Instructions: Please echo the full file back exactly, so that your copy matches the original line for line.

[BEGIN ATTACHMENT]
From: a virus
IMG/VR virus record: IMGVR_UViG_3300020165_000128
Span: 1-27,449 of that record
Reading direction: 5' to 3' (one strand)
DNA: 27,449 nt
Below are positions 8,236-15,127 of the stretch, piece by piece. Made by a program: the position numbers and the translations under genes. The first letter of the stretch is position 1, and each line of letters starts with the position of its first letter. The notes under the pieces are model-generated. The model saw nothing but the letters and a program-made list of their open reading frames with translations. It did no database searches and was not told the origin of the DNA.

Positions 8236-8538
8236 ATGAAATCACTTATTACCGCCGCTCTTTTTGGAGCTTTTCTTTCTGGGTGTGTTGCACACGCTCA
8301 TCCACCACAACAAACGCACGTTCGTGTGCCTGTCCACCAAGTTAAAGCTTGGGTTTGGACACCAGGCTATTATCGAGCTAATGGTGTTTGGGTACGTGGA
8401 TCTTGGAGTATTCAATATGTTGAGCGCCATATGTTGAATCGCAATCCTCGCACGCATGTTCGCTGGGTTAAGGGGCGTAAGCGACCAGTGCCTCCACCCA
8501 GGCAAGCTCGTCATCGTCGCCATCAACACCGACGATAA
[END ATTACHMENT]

From: a virus
IMG/VR virus record: IMGVR_UViG_3300020165_000128
Span: 1-27,449 of that record
Reading direction: 5' to 3' (one strand)
DNA: 27,449 nt
Below are positions 8,236-15,127 of the stretch, piece by piece. Made by a program: the position numbers and the translations under genes. The first letter of the stretch is position 1, and each line of letters starts with the position of its first letter. The notes under the pieces are model-generated. The model saw nothing but the letters and a program-made list of their open reading frames with translations. It did no database searches and was not told the origin of the DNA.

Positions 8236-8538
8236 ATGAAATCACTTATTACCGCCGCTCTTTTTGGAGCTTTTCTTTCTGGGTGTGTTGCACACGCTCA
8301 TCCACCACAACAAACGCACGTTCGTGTGCCTGTCCACCAAGTTAAAGCTTGGGTTTGGACACCAGGCTATTATCGAGCTAATGGTGTTTGGGTACGTGGA
8401 TCTTGGAGTATTCAATATGTTGAGCGCCATATGTTGAATCGCAATCCTCGCACGCATGTTCGCTGGGTTAAGGGGCGTAAGCGACCAGTGCCTCCACCCA
8501 GGCAAGCTCGTCATCGTCGCCATCAACACCGACGATAA